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Gladys travels the globe helping designers refine, manufacturer and distribute the world’s finest footwear. With more than three decades in the shoe business, she’s seen the industry evolve; the way luxury shoes are sold and the type of consumer who buys them.
She was working at Italian luxury brand Bruno Magli when she was first approached to sell shoes online.
“We had a very large business at Saks and Neiman’s and Bloomingdales. It was really before the online business started, it was 1994.” recalls Gladys.
“I remember when Zappos came to us and we said luxury shoes online? That sounds crazy! and we turned them down. Then, two years later we started hearing about how they’d built the business and we were not so snobby anymore about online business!”
“When I first started, it was certainly the more mature buyers, because they could afford it. I do see the younger customer is definitely aspirational. We try to develop the collections with a price point that could be an opening price point – which is still very high – but we do find the young consumer is interested in having high-end shoes.”
Perhaps Gladys biggest brand success story with The Peter Marcus Group is Aquazzura. It was Gladys who propelled shoe designer, Edgardo Osorio, from his living room workspace into the luxury footwear stratosphere in 2011 with the brand Aquazzura. His designs rapidly became bestsellers, tapping into demand for elegant yet practical footwear and are now stocked at over 350 stockists worldwide, including Net-a-Porter, Bergdorf Goodman and Matchesfashion.com.
“Aquazzura, like no other brand I’ve ever known, just took off and became a major luxury player. Now all the brands want to be with us because they think I can make them into Aquazzura. That was a moment in time and it’s not necessarily so!” says Gladys.
Her role as EVP Sales at the Peter Marcus Group isn’t just about selling shoes or linking shoe manufacturers with US retailers. The Group strategically build brands from concept to sale including design, sourcing, social media planning and retail relations.
“The American market is very, very different from the rest of the world. The expectations of the stores, they’re very demanding. Most of the Italian manufacturers know how difficult it is to navigate with the retail stores here.” Gladys explains.
“Their expectations are overwhelming. Their demands sometimes need a big person to say ‘No, enough’ because they will ask for everything. So, I become also, for my brands, the enforcer.”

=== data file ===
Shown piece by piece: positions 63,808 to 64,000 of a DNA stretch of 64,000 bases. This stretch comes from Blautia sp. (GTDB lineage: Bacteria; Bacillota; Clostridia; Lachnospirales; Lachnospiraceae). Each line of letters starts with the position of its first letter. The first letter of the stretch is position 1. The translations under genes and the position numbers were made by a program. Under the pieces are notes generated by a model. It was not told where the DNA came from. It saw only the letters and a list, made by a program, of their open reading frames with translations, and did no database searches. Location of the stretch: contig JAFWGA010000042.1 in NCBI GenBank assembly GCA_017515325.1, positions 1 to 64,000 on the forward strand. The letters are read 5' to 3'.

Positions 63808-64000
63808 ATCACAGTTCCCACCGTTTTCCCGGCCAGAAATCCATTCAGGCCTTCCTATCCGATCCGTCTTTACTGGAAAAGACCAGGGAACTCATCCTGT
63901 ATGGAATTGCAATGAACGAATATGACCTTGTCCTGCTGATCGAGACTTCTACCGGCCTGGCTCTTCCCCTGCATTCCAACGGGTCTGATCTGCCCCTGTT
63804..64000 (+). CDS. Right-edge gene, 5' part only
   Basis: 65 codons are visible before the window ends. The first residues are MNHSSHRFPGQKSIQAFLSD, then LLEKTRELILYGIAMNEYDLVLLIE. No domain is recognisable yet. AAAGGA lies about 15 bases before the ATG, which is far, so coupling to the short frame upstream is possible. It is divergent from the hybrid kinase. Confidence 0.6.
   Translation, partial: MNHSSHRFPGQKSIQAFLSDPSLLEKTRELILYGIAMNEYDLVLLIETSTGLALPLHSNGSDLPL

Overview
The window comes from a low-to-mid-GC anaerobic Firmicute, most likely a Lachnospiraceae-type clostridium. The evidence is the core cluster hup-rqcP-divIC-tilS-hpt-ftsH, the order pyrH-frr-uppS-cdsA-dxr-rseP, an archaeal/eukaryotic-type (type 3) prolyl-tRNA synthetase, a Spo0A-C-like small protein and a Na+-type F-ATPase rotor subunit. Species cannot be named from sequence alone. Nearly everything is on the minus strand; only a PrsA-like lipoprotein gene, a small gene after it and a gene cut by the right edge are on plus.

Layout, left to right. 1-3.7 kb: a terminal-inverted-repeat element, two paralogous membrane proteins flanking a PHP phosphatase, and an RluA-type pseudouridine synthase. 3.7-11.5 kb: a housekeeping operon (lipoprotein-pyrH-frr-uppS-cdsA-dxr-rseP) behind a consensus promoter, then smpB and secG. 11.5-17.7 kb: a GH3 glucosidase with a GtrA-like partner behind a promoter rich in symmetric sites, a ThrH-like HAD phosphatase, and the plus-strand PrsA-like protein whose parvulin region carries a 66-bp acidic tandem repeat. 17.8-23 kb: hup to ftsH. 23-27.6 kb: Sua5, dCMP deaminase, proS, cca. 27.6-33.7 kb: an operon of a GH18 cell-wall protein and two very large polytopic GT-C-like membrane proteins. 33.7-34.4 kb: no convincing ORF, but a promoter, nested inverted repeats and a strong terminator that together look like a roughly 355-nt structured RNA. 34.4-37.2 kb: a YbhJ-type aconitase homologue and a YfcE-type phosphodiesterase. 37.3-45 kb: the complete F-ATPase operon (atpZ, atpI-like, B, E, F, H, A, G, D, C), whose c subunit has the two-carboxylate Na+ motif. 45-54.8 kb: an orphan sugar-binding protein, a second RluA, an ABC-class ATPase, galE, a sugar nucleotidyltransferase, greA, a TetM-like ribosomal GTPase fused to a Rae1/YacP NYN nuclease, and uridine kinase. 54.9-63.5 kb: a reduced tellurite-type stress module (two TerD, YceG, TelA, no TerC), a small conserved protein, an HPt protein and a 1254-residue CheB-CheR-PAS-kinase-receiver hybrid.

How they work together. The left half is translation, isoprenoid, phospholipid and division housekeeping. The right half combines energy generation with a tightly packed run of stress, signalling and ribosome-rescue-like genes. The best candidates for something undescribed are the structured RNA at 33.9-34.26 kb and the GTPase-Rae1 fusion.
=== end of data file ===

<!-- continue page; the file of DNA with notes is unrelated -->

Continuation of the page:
“We know the landscape here and I negotiate for our brands, and they know that I know what’s reasonable and what’s not.”
“We also have to advise brands what’s selling at retail.”
“The sale price is not just selling the shoe, it’s building the brand and making sure the brand can sell at retail”
“Shoes are not relevant if they don’t sell at retail. They can be beautiful but if they don’t work in that particular store….. we have to sell them in this marketplace to the right stores that will be able to sell that particular assortment of shoes.”
According to Gladys, there are a few essential ingredients that make a wildly successful luxury brand.
“The coolness factor. You have to have the trend silhouettes but in the shoe business it’s more than just good looks and being on trend. You have to deliver on time, the shoes have to fit and there has to be quality.” she says.
“We try to impress that with all of our brands; that all of these things are expected in the luxury market.”
It’s a glamorous role but like any job, it has its downsides. For Gladys, working with teams who don’t really understand the shoe business and a hectic travel schedule can be challenging.
“If you travel on business, it’s not fun. It’s work. It’s long days. While I’m wherever I am, I enjoy it, but the travel itself is not fun.”
“I would say what’s gotten me through all the travelling is I love to read. So I use these trips to read, a lot, and that’s when you’re delayed. I just put my head in a book, now it’s a kindle, it used to be I’d drag 3 books with me for fear I’d not have anything to read”
“I just zone out and stay calm. I don’t let it affect me. You do need to have that calmness because if you don’t, travelling will drive you crazy!”